Best and worst Super Bowl halftime shows

Updated 4:26 PM ET, Thu December 3, 2015
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British pop-rock band Coldplay -- from left, guitarist Jonny Buckland, drummer Will Champion, frontman Chris Martin and bassist Guy Berryman -- will headline the halftime show at Super Bowl 50 in February, according to reports. Here are some of the memorable Super Bowl acts they will follow, both good and not so great. Christopher Polk/Getty Images North America
Thanks to Michael Jackson's game-changing 1993 performance, during which he sang hits including "Black or White" and "Billie Jean," Super Bowl halftime shows became as significant a draw for viewers as the football game itself. Mike Powell/Allsport/Getty Images
Pop songstress Katy Perry rode a giant tiger puppet while singing "Roar" at the 2015 Super Bowl halftime show. And she introduced the world to the beloved "Left Shark." But many observers felt she was upstaged by rapper Missy Elliott, who also performed. Dave J. Hogan/Getty Images
Britney Spears, Aerosmith, 'N Sync, Mary J. Blige and Nelly put on an entertaining show in 2001, performing hits like "Bye Bye Bye" and "I Don't Want to Miss a Thing," but it was the big finale where the entire group sang "Walk This Way" that puts this performance into the halftime hall of fame. Doug Pensinger/ALLSPORT
At the first Super Bowl after September 11, U2 performed a tribute to those lost in the attacks. As the band played "MLK," the names of victims appeared on a screen. The show ended with a stirring version of "Where the Streets Have No Name," and Bono revealing the American flag in the lining of his jacket. Al Bello/Getty Images
After Janet Jackson's "wardrobe malfunction" the year before, Paul McCartney's 2005 performance was a show everyone could get behind. McCartney took the stage to play fan favorites such as "Live and Let Die," "Drive My Car" and "Hey Jude." ROBERTO SCHMIDT/AFP/Getty Images
In addition to his own hits "Let's Go Crazy," "1999" and "Purple Rain" (in the rain), Prince used the 2007 halftime show to masterfully weave in other artists' classics such as Queen's "We Will Rock You," Creedence Clearwater Revival's "Proud Mary" and Bob Dylan's "All Along the Watchtower." JEFF HAYNES/AFP/Getty Images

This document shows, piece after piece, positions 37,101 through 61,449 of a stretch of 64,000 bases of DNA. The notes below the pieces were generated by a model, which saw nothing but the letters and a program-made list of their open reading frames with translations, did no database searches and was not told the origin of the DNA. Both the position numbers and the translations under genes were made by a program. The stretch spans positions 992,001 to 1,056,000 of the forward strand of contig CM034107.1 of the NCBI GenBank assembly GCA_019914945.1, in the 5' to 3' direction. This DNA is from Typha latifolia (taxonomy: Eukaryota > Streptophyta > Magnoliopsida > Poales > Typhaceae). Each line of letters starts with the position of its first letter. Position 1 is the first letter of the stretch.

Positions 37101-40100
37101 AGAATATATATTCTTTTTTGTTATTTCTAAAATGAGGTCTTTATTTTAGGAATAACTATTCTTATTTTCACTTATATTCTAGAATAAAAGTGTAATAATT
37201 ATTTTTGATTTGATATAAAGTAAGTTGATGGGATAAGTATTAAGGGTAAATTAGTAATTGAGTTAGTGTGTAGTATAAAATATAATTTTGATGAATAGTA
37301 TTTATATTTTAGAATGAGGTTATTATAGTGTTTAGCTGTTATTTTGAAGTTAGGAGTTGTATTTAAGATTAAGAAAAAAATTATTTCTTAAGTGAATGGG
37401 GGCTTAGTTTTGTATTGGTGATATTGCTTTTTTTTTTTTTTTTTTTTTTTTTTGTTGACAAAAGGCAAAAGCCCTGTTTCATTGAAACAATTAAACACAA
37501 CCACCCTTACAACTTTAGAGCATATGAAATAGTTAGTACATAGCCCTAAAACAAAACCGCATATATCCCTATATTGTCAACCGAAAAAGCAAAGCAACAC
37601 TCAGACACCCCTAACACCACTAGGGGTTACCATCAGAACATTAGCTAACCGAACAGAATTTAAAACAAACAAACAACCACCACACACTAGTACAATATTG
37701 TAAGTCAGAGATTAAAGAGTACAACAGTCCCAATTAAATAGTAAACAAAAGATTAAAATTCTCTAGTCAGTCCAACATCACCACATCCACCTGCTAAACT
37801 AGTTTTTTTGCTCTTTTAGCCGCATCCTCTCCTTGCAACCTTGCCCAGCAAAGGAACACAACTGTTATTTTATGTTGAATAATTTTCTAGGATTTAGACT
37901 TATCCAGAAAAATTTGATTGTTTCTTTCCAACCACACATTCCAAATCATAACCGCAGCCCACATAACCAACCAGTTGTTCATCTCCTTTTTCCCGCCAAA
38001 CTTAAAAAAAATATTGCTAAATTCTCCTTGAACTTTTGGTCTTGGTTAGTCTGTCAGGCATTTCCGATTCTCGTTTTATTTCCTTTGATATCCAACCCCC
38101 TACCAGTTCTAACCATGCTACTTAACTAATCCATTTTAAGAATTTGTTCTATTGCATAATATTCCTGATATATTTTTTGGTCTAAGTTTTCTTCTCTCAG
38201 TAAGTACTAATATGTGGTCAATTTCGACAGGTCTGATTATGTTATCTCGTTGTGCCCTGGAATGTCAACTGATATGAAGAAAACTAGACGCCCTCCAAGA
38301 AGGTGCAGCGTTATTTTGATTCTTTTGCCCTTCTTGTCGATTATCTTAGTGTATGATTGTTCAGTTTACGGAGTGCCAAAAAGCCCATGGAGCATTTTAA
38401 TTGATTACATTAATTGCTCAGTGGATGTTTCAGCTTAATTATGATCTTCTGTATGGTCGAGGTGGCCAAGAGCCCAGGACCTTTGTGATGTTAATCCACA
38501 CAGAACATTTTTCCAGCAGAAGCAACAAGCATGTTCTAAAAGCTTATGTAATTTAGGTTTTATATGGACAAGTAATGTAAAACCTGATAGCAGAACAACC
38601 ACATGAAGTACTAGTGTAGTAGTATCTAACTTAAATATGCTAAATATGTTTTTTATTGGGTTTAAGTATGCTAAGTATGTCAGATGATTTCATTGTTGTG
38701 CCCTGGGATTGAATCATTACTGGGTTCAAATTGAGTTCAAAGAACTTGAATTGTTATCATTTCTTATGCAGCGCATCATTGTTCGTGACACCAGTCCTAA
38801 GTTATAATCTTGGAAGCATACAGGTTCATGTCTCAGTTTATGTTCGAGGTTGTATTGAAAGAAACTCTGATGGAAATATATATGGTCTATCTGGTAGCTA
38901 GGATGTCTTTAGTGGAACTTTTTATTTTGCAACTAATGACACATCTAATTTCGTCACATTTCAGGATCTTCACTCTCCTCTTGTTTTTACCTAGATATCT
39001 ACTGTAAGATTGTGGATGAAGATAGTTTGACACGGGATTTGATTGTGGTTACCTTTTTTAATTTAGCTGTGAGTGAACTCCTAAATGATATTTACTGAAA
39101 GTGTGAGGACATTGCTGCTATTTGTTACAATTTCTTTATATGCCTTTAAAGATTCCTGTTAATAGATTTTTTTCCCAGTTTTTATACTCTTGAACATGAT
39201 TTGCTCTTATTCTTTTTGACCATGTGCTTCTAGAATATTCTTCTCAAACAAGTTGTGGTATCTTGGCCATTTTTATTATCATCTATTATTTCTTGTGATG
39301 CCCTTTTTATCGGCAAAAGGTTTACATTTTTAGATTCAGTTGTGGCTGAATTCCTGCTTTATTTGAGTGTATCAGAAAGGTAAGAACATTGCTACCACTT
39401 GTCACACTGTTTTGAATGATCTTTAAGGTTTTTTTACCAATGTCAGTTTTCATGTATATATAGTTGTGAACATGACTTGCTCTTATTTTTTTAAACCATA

Bruce Springsteen and the E Street Band took the stage in 2009, the same year he released his 16th studio album, "Working on a Dream." He urged viewers to "put your chicken fingers down and turn the television set all the way up" before launching into hard-rocking hits such as "Born to Run" and "Tenth Avenue Freeze-Out." Jamie Squire/Getty Images
Beyonce's performance at the 2013 Super Bowl was of epic proportions. The superstar blew through her greatest hits and landed each dance move, even bringing out her old Destiny's Child groupmates, Kelly Rowland and Michelle Williams, for a quickie reunion. We are not exaggerating -- or speaking on behalf of Kanye West -- when we say this was one of the best Super Bowl halftime performances of all time. Jamie Squire/Getty Images
In 1997, Dan Aykroyd, John Goodman and Jim Belushi performed as the Blues Brothers. The men looked like they were having a blast, but it was one of the weakest halftime shows to date. Al Bello/Getty Images
In 1989, Elvis Presley impersonator Elvis Presto took to the Super Bowl stage in head-to-toe gold lame to perform "the world's largest card trick" among a bevy of Solid Gold dancers. Rob Brown/Getty Images
Talk about a family-friendly halftime show. Mickey Mouse and a bunch of children opened for New Kids on the Block in 1991. NKOTB, who performed "Step by Step" and "This One's for the Children," can't be held accountable for landing on this list. They did the best they could, considering the large number of actual kids on their block. Mike Powell /Allsport
In 2000, Christina Aguilera, Enrique Iglesias, Phil Collins and Toni Braxton performed in another Disney-themed halftime show. The concept was "Tapestry of Nations" and included a song called "Reflections of Earth" and narration by actor Edward James Olmos. Need we say more? JEFF HAYNES/AFP/Getty Images
The 2011 halftime show showed promise. The crowd was pumped as the Black Eyed Peas entered from the ceiling, but once they hit the stage, things fell apart. Not even hundreds of dancers clad in glowing green lights could save this performance. Christopher Polk/Getty Images
In 2004, Janet Jackson, Diddy, Nelly, Kid Rock and Justin Timberlake put on quite a performance for viewers -- although it doesn't much matter what they sang, since the show will be forever remembered for Jackson's "wardrobe malfunction." Donald Miralle/Getty Images